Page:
The US may be the leading market for UHNW cruisers, but wealthy British retired people are not far behind.

According to The Sun tabloid – rich divorcee Mimi Bland, 59, recently ditched her luxury home to fund a new life on the high seas. She is one of hundreds buying cabins on maritime firm Storylines’ luxury residential cruise ship, MV Narrative. From 2027 this exclusive liner will continuously go around the world once every three years, with stops in desirable ports along the way.

To fund her new life, Mimi has sold her three bedroom home worth £500,000 in the Buckinghamshire village of Farnham Common. She still plans to work while on board this ship. She’s started a career as a mindfulness mentor as she escapes the stresses of everyday life in the UK.

Mimi says:

“I want to see the world while working and without ever leaving the comfort of my own home and meet lots of other ambitious people who are looking for a new life of excitement and fun.”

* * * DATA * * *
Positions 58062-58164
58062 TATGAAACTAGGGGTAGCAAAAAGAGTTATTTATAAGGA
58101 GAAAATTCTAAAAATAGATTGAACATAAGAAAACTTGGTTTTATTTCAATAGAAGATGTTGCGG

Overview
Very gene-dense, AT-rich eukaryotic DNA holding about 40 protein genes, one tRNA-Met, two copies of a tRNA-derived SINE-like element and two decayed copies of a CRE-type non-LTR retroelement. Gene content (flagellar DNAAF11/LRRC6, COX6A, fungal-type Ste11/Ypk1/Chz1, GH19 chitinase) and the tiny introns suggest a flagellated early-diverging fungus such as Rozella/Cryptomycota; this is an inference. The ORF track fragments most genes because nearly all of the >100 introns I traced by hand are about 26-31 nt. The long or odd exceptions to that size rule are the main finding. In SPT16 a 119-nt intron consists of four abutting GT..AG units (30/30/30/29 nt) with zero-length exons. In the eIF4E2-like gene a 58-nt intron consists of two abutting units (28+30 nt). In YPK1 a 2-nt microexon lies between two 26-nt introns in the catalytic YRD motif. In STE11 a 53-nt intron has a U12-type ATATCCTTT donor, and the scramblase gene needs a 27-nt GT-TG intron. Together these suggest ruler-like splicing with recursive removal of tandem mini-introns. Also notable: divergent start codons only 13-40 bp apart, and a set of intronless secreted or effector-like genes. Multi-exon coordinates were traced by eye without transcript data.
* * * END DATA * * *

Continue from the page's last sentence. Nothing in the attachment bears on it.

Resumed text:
Funding a life on the seas…

The economics are interesting. How can a 60-year-old divorcee, still working, fund such a change in lifestyle?

Mimi dipped into her savings to splash out £850,000 for one of the luxury residences on MV Narrative. She will then spend a further £50,000 a year. This buys her all her meals and access to all the incredible facilities on board.

The current cost of running her home and luxury lifestyle with car and up to five holidays a year is £70,000 a year. Therefore Mimi reckons that she will be £20,000 a year better off living a simpler and more fulfilling life on the liner, while still working.

Mimi, who split with her husband more than 20 years ago and has not remarried, said that the last three years had made her realise that she needed to radically change her life.

She said:

“I think we have all gone through a big change in the last three years and we have realised that many of us are lucky enough to be able to work from anywhere in the world. In my new life, the crew take care of everything and I get to run my business, see the world and meet other executives who are also looking to have a good time.”

The costs…

MV Narrative will have room for 1,000 residents living in 547 fully furnished residences. Living quarters range from the smallest one bedroom cabins of 237 square feet to penthouses of 2,000 square feet. Prices start at £850,000 and rise to up to £6.5 million for the most luxurious apartments. The liner has 11 types of luxury apartment. The most luxurious suite is over two floors with four bedrooms, two bathrooms, a dining room, balcony and walk-in wardrobe.